Boulder hospital sued over death of anorexic woman


The parents of an anorexic woman are suing Boulder Community Hospital and other medical providers, claiming that her death two years ago was caused by bungled treatment.

The lawsuit, filed in Denver District Court on June 8 by Joan and William Riederer, deals with the death of their 28-year-old daughter, Erin Riederer, on June 10, 2010.

In addition to Boulder Community Hospital, the defendants are the Denver Health Medical Center and two Denver doctors who specialize in eating disorders, Philip Mehler and Barbara Cleary.

According to the suit, Erin Riederer suffered from anorexia nervosa and had received both inpatient and outpatient care at Denver Health. In April 2010 she was receiving a substantial amount of her nutrition through a tube known as a peripherally inserted central catheter line, but was admitted to Denver Health to have it removed due to an infection, the lawsuit says. Her liver function was normal at that time, according to the suit, and Riederer was discharged by Cleary with a plan for only oral intake of nutrition.

At the time, she weighed 70.2 pounds, and according to a plan set by a registered dietitian under Mehler’s supervision, she was to be reassessed for in-patient treatment if her weight dropped by more than 5 pounds, the suit says.

In May 2010, Riederer’s health providers discovered that she had been putting batteries in her pockets to increase her weight during check-ups for several months, but they did not tell her parents, according to the lawsuit. She weighed in at 61.2 pounds at that time, her parents claim, and medical personnel failed to reassess her for inpatient treatment, instead opting for weekly “vigilant monitoring” and using a feeding tube at night. However, the plaintiffs say the supplies for such feedings were not delivered in a timely manner, and that when Riederer canceled a June 1 doctor’s appointment, it was rescheduled for late June of that year.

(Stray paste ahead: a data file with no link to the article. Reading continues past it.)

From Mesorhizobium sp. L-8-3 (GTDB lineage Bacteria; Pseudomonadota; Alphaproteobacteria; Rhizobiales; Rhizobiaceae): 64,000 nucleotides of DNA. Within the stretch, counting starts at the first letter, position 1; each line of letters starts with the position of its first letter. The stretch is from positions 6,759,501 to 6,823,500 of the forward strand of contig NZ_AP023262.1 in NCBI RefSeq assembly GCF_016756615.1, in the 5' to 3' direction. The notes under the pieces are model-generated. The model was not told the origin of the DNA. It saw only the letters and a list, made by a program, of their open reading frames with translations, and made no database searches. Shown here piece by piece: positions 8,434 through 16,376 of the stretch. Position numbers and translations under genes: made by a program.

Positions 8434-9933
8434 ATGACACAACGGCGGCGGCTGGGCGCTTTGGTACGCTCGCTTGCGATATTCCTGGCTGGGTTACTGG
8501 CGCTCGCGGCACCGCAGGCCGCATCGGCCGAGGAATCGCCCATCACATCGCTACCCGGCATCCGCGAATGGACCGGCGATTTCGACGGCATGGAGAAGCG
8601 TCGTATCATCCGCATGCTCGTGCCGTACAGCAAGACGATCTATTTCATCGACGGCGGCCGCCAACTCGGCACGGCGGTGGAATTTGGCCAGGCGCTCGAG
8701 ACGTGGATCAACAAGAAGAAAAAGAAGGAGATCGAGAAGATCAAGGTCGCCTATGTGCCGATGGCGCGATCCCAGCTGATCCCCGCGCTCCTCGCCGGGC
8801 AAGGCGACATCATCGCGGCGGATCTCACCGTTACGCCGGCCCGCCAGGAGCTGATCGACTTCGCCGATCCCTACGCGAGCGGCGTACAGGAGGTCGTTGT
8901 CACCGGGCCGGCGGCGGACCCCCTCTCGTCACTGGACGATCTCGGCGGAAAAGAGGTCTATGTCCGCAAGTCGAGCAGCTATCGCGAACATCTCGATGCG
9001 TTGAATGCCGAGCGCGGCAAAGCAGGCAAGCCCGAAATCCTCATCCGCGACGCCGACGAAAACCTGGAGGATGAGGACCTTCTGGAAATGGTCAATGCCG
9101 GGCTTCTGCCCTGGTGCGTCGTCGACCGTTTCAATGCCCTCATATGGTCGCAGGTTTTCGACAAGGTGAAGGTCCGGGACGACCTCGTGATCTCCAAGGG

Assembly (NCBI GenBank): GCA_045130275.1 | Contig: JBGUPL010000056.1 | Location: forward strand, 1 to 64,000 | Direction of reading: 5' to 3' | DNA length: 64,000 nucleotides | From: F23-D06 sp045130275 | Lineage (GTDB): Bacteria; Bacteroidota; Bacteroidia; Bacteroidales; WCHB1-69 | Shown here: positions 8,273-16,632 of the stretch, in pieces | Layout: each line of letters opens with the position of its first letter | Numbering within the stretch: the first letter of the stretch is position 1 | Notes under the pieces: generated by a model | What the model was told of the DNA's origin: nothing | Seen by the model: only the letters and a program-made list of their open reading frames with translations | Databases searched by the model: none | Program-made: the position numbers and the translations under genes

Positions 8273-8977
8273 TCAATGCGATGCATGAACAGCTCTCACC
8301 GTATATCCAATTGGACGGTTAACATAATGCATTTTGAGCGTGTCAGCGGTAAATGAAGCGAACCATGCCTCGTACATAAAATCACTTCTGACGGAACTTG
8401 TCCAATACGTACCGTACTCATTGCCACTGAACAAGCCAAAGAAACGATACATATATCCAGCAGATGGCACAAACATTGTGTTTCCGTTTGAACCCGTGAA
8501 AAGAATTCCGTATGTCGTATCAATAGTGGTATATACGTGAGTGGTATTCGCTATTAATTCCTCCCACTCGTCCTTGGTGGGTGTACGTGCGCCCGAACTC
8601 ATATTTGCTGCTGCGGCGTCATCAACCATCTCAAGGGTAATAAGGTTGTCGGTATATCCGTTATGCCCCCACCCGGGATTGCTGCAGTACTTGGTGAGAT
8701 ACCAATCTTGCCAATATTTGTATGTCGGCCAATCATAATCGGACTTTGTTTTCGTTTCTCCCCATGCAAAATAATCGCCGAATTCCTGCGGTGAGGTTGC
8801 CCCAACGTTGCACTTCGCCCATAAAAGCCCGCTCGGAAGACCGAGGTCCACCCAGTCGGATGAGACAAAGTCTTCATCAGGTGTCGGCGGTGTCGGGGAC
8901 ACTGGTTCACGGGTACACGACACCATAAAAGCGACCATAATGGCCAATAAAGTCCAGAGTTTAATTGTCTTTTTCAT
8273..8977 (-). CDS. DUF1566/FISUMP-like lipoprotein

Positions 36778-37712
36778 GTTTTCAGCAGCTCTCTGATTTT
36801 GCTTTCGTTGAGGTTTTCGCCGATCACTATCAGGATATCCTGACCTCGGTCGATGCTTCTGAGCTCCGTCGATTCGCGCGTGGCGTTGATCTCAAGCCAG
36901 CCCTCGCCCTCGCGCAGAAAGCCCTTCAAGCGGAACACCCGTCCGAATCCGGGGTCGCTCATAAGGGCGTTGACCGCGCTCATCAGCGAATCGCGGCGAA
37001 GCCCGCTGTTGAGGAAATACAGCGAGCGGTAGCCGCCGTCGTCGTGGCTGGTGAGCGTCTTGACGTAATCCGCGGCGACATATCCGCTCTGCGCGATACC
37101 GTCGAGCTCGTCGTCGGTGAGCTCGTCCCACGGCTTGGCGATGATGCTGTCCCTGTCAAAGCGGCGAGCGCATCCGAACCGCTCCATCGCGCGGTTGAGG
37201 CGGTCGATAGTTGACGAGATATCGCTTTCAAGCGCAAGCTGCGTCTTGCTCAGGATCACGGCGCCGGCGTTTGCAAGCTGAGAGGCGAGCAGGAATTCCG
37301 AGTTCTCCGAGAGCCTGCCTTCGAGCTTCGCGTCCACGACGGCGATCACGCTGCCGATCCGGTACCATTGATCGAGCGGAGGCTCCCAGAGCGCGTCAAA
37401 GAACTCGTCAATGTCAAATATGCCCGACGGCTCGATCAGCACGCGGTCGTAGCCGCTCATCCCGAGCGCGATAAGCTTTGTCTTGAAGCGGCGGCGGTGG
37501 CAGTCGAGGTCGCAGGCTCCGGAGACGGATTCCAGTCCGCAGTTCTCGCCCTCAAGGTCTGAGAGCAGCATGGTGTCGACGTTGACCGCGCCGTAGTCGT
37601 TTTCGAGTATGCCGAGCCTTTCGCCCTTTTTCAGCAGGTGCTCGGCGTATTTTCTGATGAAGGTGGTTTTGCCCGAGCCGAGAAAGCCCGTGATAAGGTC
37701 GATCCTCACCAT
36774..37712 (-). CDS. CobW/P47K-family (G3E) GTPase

While she did see her dietitian in early June 2010, a follow-up visit was not set until three weeks later, the suit says. According to the Riederers, their daughter contacted her dietitian on June 7 and a doctor on June 8, saying she felt weak, tired, “cruddy” and “like ‘crap.’” She declined an appointment with the doctor, the suit says, but he faxed a lab order to Boulder Community Hospital, and while those lab results showed low sodium levels and liver failure, hospital employees did not send the doctor those lab results until June 10, the day Riederer died.

Her parents are claiming that the defendants failed to properly communicate and coordinate care for their daughter.

Boulder Community Hospital spokesperson Rich Sheehan told Boulder Weekly that hospital officials can’t discuss active litigation. Similarly, calls to Mehler and Cleary were referred to Denver Health spokesperson Julie Lonborg, who declined to comment.

One of the Riederers’ attorneys, Julia Thompson, also turned down a request for an interview.

The lawsuit alleges that all four defendants were guilty of negligence that led to a wrongful death. The Riederers are seeking to recoup economic losses as well as “any non-economic losses and injuries, including damages for grief, loss of companionship, impairment of quality of life, inconvenience, pain and suffering, emotional distress, psychological complications and other non-economic losses, past and future.”